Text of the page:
In addition, "the authors may have overestimated the values for salt within home-cooked recipes as it was often cited as optional; these results should thus be considered with caution."

The study reassures parents that it is okay to give homemade food to babies being weaned from breast milk or formula, Lauri Wright, PhD, of the University of South Florida College of Public Health and a spokesperson for the Academy of Nutrition and Dietetics, told MedPage Today.

"This is an important study, because in the United States parents think they have to do the commercial foods. Parents are afraid their child will miss out on nutrients if they don't give the specialized baby food."

The greater variety offered by homemade food may result in healthier taste preferences later in life, Wright added. "We used to think that taste preference developed at age 4 or 5, but we now know that taste preferences develop with the introduction of these first solid foods."

The bottom line from this study is that both types of baby food are acceptable; each comes with its own pros and cons. Just like with any other meal, how your homemade baby food is prepared is the key to whether it’s going to be healthy or not for baby. Understanding the guidelines for nourishing infant food and knowing the nutritional values of the foods you use, can help you prepare a wholesome meal for baby. Commercial baby foods also offer convenience and lower calories and fats. A mix of both will probably suit most families very well.

Story source: Medpage Today staff, http://www.medpagetoday.com/pediatrics/generalpediatrics/59228

 

 

Your Teen

Studies: Smoking and Students

1.45 to read

Everyone knows that smoking is really bad for you. But, how do you help kids keep from starting the expensive and nasty habit in the first place? Peer pressure seems to help. And for young adults who are already smokers, what will it take to break the habit? Perhaps being able to breathe better is a key motivator.

Kids as young as 10 admit to sneaking a smoke every once in a while, while 17 percent of high-school students and 5.2 percent of middle-school students admit to being daily cigarette smokers. Many college students bring their habit with them when they enroll.

What helps kids keep from starting to smoke? A new study suggests that kids who are involved in team sports with teammates, who do not smoke, are less likely to start.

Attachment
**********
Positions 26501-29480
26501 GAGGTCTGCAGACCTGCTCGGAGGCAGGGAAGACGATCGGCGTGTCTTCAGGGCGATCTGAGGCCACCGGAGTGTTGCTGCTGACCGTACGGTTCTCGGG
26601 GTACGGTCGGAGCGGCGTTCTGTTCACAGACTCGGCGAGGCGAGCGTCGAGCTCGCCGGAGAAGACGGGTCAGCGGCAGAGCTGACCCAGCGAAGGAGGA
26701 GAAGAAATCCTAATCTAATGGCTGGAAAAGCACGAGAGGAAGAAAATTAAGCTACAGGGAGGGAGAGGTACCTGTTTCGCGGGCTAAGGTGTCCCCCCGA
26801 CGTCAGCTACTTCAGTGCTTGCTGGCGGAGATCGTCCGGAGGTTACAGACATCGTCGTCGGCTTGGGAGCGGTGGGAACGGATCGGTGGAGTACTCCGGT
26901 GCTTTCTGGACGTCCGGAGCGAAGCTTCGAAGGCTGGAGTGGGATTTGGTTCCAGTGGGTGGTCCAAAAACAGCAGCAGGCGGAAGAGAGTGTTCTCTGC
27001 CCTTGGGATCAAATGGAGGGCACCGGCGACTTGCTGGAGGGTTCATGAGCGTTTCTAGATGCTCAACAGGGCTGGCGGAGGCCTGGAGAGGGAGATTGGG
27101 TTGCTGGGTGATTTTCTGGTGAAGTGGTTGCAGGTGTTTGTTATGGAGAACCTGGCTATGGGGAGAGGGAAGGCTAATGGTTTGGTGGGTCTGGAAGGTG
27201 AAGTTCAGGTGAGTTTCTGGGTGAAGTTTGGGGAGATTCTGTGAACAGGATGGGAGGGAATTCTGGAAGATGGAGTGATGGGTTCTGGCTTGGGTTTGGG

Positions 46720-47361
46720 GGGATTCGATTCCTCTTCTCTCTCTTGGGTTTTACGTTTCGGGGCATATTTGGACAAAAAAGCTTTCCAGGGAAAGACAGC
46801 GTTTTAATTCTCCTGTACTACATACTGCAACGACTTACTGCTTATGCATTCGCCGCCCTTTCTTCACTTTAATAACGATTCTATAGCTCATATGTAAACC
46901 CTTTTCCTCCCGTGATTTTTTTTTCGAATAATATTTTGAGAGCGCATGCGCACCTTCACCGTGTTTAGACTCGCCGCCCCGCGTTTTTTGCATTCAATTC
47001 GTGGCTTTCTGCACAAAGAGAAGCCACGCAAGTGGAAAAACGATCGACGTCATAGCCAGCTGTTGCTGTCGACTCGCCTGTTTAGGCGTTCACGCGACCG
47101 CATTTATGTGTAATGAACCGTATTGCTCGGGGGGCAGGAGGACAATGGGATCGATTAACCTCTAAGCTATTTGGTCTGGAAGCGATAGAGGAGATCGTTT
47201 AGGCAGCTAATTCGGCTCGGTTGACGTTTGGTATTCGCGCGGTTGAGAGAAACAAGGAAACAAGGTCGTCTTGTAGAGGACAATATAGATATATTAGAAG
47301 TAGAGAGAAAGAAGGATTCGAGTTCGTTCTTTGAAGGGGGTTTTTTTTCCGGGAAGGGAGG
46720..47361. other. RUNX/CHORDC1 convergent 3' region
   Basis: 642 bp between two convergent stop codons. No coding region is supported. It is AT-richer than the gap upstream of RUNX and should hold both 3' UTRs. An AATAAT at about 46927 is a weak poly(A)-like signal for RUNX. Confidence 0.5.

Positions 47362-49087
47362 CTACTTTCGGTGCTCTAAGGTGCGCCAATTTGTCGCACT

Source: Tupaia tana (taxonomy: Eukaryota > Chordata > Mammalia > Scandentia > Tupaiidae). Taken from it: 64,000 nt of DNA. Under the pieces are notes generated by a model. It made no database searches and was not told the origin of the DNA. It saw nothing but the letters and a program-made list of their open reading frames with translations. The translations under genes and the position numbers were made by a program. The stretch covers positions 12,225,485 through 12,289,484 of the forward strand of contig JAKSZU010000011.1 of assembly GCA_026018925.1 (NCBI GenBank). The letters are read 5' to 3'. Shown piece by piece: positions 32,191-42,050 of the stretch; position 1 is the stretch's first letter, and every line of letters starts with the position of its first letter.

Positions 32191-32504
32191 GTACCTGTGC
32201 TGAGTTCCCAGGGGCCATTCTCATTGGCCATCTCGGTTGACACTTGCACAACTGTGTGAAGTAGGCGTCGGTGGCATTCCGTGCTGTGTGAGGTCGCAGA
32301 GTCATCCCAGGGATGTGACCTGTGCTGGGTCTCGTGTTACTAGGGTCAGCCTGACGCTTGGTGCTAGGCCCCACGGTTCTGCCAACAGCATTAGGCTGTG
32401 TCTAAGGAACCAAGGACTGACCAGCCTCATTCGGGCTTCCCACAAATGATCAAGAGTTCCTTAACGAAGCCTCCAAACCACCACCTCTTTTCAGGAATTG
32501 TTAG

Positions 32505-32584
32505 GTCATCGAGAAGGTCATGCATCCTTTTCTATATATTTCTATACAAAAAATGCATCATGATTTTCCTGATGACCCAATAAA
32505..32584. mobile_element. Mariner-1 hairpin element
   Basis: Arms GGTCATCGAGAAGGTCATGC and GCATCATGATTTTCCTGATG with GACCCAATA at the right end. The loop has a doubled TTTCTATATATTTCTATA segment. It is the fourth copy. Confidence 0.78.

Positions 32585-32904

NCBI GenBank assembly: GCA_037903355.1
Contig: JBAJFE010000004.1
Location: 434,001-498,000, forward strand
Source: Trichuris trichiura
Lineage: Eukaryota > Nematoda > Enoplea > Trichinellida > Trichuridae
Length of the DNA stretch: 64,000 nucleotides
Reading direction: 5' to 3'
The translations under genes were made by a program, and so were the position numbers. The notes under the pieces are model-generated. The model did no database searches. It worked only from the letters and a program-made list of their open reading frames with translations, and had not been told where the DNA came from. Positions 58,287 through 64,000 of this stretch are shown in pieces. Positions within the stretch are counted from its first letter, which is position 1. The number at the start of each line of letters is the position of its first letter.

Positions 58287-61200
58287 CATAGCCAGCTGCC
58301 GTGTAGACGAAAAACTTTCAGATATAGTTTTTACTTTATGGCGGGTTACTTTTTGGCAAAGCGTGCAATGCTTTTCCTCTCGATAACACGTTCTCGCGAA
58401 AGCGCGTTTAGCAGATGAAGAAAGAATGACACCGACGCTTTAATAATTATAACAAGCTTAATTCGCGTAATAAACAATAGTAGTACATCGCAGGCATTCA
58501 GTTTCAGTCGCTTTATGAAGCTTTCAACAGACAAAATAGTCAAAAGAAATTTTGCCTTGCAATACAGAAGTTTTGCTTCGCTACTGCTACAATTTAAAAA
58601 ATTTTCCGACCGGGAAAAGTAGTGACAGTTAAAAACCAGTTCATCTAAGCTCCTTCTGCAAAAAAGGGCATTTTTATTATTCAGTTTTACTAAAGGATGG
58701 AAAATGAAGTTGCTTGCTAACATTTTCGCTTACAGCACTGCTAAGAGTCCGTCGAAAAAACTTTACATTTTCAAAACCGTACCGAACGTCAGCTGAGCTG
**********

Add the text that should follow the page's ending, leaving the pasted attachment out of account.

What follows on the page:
Interestingly, the study showed that girls involved in sports with teammates who do smoke, are more likely to give it a try. Peer pressure seems to have more of an impact among girls.

"This result suggests that peers on athletic teams influence the smoking behavior of others even though there might be a protective effect overall of increased participation in athletics on smoking," study leader Kayo Fujimoto, who conducted the research while at the University of Southern California, said in a journal news release.

Researchers questioned 1,260 sixth through eighth graders about their smoking behavior. The children were middle class, lived in urban areas and ethnically diverse. The study, appearing Feb. 8 in Child Development, found that the more sports the kids played, the less likely they were to smoke.

The authors of the study believe that these findings may be helpful in improving anti-smoking campaigns aimed at children.

"Current guidelines recommend the use of peer leaders selected within the class to implement such programs," said Fujimoto. "The findings of this study suggest that peer-led interactive programs should be expanded to include sports teams as well."

Another recent study focused on college students who smoke.

Researchers at the University of Texas MD Anderson Cancer Center in Houston, studied 327 college students- ages 18 to 24 years old- who participated in a program to help motivate them to quit smoking. More than half the students smoked five to 10 cigarettes a day and had smoked for one to five years.

Participants who quit smoking for two weeks or more reported substantially fewer respiratory symptoms, especially coughing, than those who failed to kick the habit.